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 with Rob Miskosky

Hunting in a National Park?

As Brad Fenson wrote in his News & Notes column in the July issue of Alberta Outdoorsmen, Elk Island National Park (EINP) is considering the use of hunting to curtail burgeoning populations of bison, elk and moose. However, there has been pushback from a few organizations and animal-rights activists who have been speaking contemptuously of the idea of hunting in a national park.
In a recent article written in the Wildlands Advocate, the official publication of the Alberta Wilderness Association (AWA), editor Ian Urquhart writes, “While AWA is neutral when it comes to hunting, it believes very strongly that hunting has no place in our national parks. AWA regards it as an especially sad irony that Parks Canada is considering the introduction of hunting in a national park that was created in order to protect wildlife.”
Well, sort of “neutral” when it comes to hunting.
A limited-entry hunt in Elk Island National Park just makes sense
A lack of predators within the fenced park has provided EINP with 140 surplus bison, 250 surplus elk, and 120 surplus moose, which has led to over-browsing, creating a negative effect on the health of the park.
Short of hunting, EINP’s options are limited. They could translocate the surplus bison to other locations, or auction them off, as they are considered livestock. But this isn’t possible with the elk or moose that might not be disease-free, chronic wasting disease is on the park’s doorstep. Other options include selling the surplus animals to slaughterhouses or altering the park’s fences to allow the elk and moose to jump over them, leaving the park. The problem here is that lowering the fences doesn’t guarantee animals will leave, nor does it prevent other animals from entering the park, including cwd-infected deer. As well, surrounding landowners might not be too enthralled about having a newly created abundance of elk and moose destroying their crops and becoming road hazards.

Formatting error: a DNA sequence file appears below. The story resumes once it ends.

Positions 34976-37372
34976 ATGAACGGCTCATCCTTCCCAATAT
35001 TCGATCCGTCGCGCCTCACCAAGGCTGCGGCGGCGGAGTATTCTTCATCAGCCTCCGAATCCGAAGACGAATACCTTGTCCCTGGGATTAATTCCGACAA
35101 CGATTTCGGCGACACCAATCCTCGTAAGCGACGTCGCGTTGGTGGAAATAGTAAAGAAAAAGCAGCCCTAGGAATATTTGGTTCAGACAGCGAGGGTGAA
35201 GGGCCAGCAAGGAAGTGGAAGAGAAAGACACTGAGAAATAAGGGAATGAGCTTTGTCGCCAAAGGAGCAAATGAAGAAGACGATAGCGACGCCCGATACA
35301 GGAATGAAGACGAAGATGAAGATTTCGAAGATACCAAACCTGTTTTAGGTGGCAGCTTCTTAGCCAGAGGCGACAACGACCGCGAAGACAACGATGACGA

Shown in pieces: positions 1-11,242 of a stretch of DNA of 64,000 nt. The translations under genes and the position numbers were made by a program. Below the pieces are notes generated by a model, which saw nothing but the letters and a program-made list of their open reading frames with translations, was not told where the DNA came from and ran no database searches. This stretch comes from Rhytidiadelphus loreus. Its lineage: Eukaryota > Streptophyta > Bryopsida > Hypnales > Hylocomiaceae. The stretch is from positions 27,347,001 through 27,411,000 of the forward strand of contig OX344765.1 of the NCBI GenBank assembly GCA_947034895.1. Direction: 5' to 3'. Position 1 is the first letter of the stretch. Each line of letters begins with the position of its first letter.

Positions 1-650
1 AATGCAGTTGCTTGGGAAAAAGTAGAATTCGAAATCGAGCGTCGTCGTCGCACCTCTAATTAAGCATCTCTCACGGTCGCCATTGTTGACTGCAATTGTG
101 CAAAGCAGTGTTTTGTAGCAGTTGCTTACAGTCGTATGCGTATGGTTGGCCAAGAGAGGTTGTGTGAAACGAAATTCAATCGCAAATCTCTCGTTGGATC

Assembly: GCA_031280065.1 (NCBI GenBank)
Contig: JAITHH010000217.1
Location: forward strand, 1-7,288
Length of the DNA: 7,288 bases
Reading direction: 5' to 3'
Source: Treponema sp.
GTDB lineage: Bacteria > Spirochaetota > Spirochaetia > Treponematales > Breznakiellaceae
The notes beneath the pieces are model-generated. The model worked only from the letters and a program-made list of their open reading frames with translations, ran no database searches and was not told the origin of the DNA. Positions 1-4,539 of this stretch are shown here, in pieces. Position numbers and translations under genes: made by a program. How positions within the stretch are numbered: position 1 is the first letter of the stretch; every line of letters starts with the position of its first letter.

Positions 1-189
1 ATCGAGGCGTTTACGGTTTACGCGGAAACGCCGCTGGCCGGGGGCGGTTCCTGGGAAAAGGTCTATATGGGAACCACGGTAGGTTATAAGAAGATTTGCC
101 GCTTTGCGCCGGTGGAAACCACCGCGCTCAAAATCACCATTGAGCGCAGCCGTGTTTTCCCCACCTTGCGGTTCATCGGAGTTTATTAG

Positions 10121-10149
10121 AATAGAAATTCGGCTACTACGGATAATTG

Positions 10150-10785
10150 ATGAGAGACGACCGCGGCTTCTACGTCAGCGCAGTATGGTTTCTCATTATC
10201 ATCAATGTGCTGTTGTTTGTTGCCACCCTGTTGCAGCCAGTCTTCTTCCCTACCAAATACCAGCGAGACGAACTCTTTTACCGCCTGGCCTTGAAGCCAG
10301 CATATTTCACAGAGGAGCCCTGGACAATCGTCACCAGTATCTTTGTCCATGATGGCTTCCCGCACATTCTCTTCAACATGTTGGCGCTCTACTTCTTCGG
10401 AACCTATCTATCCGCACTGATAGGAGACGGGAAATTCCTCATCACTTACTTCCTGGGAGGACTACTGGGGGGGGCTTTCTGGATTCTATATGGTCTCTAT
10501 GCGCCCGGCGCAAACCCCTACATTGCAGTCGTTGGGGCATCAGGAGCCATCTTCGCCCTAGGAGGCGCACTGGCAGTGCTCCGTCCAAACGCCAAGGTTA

While hunting in national parks for animal reduction isn’t common, it has been used before and it is still being used in both Terra Nova and Gros Morne National Parks in Newfoundland to “reduce unnaturally high moose populations.” There, licences are “allocated to eligible harvesters through a random draw process administered by the Government of Newfoundland and Labrador.”
Some of those opposed to hunting in EINP believe that a re-introduction of wolves to the park would solve the problem.
If you remember, a few years ago, an estimated wolf pack of 15 to 20 individuals hunted EINP and the Cooking Lake-Blackfoot Provincial Recreation Area. However, those wolves had more of a taste for cattle than they did elk and moose. More than two dozen cattle went missing or were killed by the wolves in one summer alone. Parks and government officials then gave the Blackfoot Grazing Association permission to kill six members of that wolf pack in response. There was much uproar from many of the same folks that now oppose hunting in EINP but the cull went ahead anyway. For one reason or another, today, the entire EINP wolf pack is gone.
While a re-introduction of wolves to EINP may appear to be a good idea, and maybe it is, what guarantee is there that they too wouldn’t develop a taste for beef and the entire situation unfold once again?
By my estimation, a limited-entry draw for a hunt in EINP makes the most sense. There would be no cost associated to a hunt and in fact, the monies gained through a hunt could be used for further projects within EINP.
The park hopes to have a management plan in place by this fall. Let’s hope that plan includes a limited-entry hunt. ■

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